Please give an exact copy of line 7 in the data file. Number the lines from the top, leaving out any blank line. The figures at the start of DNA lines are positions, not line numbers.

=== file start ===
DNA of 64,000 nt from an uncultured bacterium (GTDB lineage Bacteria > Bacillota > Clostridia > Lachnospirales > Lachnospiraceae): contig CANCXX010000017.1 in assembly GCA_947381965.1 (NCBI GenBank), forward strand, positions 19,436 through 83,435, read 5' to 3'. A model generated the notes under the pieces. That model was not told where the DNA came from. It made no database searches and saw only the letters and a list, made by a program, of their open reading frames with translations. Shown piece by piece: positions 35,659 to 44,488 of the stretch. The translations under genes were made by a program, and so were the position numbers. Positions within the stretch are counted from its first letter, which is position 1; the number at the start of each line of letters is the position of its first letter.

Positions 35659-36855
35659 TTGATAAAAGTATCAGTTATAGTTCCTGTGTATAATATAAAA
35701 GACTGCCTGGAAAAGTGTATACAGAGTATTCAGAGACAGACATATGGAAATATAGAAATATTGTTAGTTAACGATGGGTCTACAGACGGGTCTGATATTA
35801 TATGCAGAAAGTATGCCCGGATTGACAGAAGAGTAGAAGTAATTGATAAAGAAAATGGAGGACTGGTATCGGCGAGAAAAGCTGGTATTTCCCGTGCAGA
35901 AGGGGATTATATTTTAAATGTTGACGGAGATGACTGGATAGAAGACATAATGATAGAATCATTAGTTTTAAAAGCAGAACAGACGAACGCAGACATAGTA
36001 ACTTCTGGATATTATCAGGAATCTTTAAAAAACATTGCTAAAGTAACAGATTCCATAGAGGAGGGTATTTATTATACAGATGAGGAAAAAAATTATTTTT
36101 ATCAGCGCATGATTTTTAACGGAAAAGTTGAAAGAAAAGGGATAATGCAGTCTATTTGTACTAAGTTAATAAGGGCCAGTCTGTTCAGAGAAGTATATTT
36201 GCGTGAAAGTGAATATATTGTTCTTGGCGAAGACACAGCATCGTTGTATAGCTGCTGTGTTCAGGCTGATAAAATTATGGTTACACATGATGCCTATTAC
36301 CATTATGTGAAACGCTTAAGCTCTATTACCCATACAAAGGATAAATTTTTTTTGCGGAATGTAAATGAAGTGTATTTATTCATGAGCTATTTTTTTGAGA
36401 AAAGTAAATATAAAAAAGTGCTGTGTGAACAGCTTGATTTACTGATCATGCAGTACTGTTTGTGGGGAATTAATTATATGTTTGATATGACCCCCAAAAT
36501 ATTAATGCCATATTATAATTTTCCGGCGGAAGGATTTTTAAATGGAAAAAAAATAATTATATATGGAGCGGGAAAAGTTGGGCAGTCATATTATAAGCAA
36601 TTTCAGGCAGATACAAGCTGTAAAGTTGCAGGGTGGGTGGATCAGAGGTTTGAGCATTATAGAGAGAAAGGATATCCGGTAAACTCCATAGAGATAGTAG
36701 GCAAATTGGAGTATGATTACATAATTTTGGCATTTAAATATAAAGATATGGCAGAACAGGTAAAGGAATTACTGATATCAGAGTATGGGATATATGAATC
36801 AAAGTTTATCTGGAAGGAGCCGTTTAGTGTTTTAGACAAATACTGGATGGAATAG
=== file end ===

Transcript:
36001 ACTTCTGGATATTATCAGGAATCTTTAAAAAACATTGCTAAAGTAACAGATTCCATAGAGGAGGGTATTTATTATACAGATGAGGAAAAAAATTATTTTT